Zaporizhzhia nuclear plant remains under Russian control – Moscow-installed authorities
  • Ukraine and Russia accuse each other of shelling the site of the Zaporizhzhia reactor complex
  • UN nuclear watchdog wants to create a protection zone around the nuclear power station

KYIV: The Zaporizhzhia nuclear power plant in southern Ukraine remains under Russian control, authorities installed by Moscow in the nearby city of Enerhodar said on Monday, after a Ukrainian official suggested Russian forces were preparing to leave.
“The media are actively spreading fake news that Russia is allegedly planning to withdraw from Enerhodar and leave the (plant). This information is not true,” the Russia-installed administration wrote on the Telegram messaging app.
The head of Ukraine’s state-run nuclear energy company said on Sunday there were signs that Russian forces might be preparing to vacate the vast Zaporizhzhia plant which they seized in March, soon after invading Ukraine.
Ukraine, which suffered the world’s worst nuclear accident in Chornobyl in 1986, and Russia have accused each other of shelling the site of the Zaporizhzhia reactor complex.
Both sides have warned of the danger of a nuclear catastrophe. The UN nuclear watchdog, the International Atomic Energy Agency), wants to create a protection zone around the nuclear power station, which is Europe’s largest.
Ukrainian presidential adviser Mykhailo Podolyak said late on Sunday that he had no doubt that Russian forces would leave the plant, where Ukrainian staff are still operating. Many of these workers live in Enerhodar.
“The defense line is starting to retreat to the borders of the Russian Federation,” Podolyak told Ukrainian television, adding that Ukraine would “take it (the plant) back.”
Ukraine’s military said on Monday its forces late last week destroyed six units of Russian military equipment and that about 30 Russian servicemen were wounded in fighting near Enerhodar.
Reuters was not able to immediately verify the reports.
Russian President Vladimir Putin moved in September to annex Donetsk, Luhansk, Kherson and the Zaporizhzhia regions of Ukraine where his forces say they have partial control. Kyiv and its Western allies condemned the move as illegal.


US and Russia discuss release of Griner and Whelan — RIA

US and Russia discuss release of Griner and Whelan — RIA
Updated 28 November 2022

US and Russia discuss release of Griner and Whelan — RIA

US and Russia discuss release of Griner and Whelan — RIA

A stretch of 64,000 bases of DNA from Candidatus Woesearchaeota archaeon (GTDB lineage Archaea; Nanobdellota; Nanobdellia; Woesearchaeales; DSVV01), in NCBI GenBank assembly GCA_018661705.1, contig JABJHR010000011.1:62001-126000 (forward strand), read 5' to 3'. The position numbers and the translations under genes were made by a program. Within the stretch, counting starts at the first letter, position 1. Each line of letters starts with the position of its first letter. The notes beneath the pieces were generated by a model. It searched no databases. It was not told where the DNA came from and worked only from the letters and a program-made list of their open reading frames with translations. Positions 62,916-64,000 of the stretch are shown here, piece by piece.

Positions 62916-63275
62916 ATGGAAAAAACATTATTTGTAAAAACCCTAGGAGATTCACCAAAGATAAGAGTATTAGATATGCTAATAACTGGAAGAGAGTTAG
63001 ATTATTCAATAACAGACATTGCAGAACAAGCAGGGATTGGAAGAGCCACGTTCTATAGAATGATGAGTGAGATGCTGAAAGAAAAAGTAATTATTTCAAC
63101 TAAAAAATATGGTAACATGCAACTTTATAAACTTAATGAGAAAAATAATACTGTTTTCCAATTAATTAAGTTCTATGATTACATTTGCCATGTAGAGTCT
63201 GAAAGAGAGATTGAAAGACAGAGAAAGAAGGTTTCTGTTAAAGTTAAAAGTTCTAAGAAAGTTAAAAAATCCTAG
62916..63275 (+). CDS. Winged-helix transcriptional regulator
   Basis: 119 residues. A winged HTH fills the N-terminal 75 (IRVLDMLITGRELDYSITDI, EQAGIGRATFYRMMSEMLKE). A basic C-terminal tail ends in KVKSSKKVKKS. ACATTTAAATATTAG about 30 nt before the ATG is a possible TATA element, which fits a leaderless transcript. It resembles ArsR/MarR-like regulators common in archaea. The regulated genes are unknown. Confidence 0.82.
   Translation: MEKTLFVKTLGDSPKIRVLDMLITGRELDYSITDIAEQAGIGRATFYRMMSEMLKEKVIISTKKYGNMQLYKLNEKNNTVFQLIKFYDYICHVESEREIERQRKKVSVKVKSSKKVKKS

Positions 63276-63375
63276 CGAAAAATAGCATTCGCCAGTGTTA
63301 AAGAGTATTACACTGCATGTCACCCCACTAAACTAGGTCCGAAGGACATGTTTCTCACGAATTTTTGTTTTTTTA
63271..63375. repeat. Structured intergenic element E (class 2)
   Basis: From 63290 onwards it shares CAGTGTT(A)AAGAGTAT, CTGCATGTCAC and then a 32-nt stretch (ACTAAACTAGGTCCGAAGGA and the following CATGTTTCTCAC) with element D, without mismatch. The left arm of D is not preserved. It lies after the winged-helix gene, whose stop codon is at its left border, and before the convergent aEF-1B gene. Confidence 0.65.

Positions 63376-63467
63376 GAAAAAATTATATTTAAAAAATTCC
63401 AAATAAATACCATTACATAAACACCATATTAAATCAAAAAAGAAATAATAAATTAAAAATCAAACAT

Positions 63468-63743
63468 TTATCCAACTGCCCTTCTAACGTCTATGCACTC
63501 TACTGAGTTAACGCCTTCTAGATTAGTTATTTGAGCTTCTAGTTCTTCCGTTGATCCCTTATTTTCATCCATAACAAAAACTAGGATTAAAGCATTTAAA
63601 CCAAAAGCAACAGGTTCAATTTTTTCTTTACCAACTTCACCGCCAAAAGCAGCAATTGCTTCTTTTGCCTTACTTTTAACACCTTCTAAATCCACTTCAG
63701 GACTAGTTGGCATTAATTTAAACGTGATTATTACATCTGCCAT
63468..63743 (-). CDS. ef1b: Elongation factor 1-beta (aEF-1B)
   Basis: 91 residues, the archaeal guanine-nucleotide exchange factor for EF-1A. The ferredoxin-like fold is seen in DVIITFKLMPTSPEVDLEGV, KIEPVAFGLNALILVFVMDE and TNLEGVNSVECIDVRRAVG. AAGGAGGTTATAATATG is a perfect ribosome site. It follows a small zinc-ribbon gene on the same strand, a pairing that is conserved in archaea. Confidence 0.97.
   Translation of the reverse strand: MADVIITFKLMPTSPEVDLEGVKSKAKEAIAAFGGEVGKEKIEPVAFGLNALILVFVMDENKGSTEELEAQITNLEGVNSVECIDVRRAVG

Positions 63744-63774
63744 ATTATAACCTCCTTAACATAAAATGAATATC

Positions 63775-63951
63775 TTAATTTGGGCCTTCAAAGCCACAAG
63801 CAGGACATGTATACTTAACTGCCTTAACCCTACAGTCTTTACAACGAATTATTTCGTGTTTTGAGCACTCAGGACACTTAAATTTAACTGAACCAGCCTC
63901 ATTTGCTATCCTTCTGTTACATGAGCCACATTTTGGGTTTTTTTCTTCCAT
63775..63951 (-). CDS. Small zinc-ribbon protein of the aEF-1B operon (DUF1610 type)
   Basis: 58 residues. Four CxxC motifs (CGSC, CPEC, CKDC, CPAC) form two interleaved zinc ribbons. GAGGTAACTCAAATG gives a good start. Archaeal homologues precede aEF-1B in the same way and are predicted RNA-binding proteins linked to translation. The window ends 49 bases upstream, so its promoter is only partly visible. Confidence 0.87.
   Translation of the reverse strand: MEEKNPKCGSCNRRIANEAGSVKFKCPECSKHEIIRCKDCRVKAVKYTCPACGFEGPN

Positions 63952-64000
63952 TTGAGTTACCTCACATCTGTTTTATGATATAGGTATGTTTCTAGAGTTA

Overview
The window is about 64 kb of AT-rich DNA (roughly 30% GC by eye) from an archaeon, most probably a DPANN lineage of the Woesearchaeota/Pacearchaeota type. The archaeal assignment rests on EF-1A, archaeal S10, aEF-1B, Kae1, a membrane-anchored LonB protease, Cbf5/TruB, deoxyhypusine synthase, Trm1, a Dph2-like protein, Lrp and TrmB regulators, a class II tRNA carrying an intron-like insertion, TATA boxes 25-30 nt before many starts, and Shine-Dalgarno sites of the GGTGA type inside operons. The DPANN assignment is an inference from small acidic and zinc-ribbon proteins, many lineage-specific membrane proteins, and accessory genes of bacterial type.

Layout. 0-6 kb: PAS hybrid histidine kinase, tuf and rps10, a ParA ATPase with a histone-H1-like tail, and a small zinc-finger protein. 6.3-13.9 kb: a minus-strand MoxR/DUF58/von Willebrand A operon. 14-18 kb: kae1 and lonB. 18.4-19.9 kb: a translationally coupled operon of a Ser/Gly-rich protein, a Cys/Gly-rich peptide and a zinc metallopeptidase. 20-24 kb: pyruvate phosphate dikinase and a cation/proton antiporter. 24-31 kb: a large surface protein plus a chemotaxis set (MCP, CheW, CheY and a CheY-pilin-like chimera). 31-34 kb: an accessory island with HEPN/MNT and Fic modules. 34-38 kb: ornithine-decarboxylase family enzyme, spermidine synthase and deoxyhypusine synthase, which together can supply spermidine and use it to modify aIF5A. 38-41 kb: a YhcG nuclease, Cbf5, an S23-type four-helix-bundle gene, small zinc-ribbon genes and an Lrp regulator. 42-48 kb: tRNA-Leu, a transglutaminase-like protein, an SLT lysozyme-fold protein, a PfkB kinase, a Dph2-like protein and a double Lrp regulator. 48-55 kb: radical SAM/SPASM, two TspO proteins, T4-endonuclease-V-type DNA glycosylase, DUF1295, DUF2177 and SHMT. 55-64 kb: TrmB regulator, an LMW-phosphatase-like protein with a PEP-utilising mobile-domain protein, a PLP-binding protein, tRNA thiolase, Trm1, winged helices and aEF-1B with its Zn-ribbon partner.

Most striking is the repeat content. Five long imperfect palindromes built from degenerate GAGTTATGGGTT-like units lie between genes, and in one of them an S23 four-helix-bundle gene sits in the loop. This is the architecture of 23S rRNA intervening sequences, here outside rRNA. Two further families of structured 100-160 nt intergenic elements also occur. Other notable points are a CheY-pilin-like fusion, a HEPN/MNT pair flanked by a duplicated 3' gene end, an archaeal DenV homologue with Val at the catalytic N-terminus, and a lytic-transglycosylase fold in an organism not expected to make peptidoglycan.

• Russia and the US have been discussing a deal that could see the basketball star in exchange for convicted weapons trafficker Viktor Bout

MOSCOW: The United States and Russia are discussing the release of basketball star Brittney Griner and ex-marine Paul Whelan through special channels, the RIA Novosti news agency reported on Monday, citing a top US diplomat.
Elizabeth Rood, charge d’affaires of the US embassy in Russia, was quoted as saying that the United States had submitted a serious proposal for consideration but it had not received a “serious response” back from Russia.
Russia and the United States have been discussing a deal that could see Griner, who is facing nine years in jail in Russia on drug charges, return to the United States in exchange for convicted Russian weapons trafficker Viktor Bout.
No deal has materialized amid heightened tensions between the two countries.


More than 80 injured as Indian police clash with Adani port protesters

More than 80 injured as Indian police clash with Adani port protesters
Updated 28 November 2022

More than 80 injured as Indian police clash with Adani port protesters

More than 80 injured as Indian police clash with Adani port protesters
  • The protests are a major headache for Gautam Adani’s $23 billion ports-and-logistics company
  • Located on the southern tip of India, the port seeks to plug into lucrative East-West trade routes

KOCHI, India: More than 80 people were wounded in southern India as villagers halting the construction of a $900 million port clashed with police, the latest escalation of a months-old protest waged by a mostly Christian fishing community against Asia’s richest man.

The protests are a major headache for Gautam Adani’s $23 billion ports-and-logistics company which has been forced to stop work on the Vizhinjam seaport that is seen winning business from rivals in Dubai, Singapore and Sri Lanka.

Construction, however, has been halted for more than three months after villagers blocked the entrance of the site, blaming the port of causing coastal erosion and depriving them of their livelihoods.

Over the weekend, police arrested several protesters after they blocked Adani’s construction vehicles from entering the port, despite a court order for work to resume.

The arrests prompted hundreds of protesters, led by Roman Catholic priests, to march on the police station, clash with personnel and damage vehicles there, according to police documents and footage on local television.

Senior local police official M R Ajith Kumar said 36 officers were wounded in the clashes. Joseph Johnson, one of the protest leaders, said at least 46 protesters were also hurt.

Located on the southern tip of India, the port seeks to plug into lucrative East-West trade routes, adding to the global reach of the business led by billionaire Adani, estimated by Forbes to be the world’s third richest man.

Asked about the latest protest, the Adani Group did not immediately comment. The company has said that the port complies with all laws and cited studies that show it is not linked to shoreline erosion. The state government has also said that any erosion was due to natural causes.

The protests have continued despite repeated orders by the Kerala state’s top court to allow construction to start. Police have largely been unwilling to take any action, fearful that doing so will set off social and religious tensions.

In the latest clashes, police documents said the protesters “came with lethal weapons and barged into the station and held the police hostage, threatening that if people in custody were not released they would set the station on fire.” Eugine H. Pereira, the vicar general of the archdiocese and a protest leader, said the police pelted the protesters with stones.

The port protests recall the backlash Adani faced in Australia over his Carmichael coal mine. There, activists concerned about carbon emissions and damage to the Great Barrier Reef forced Adani to downsize production targets and delayed the mine’s first coal shipment by six years.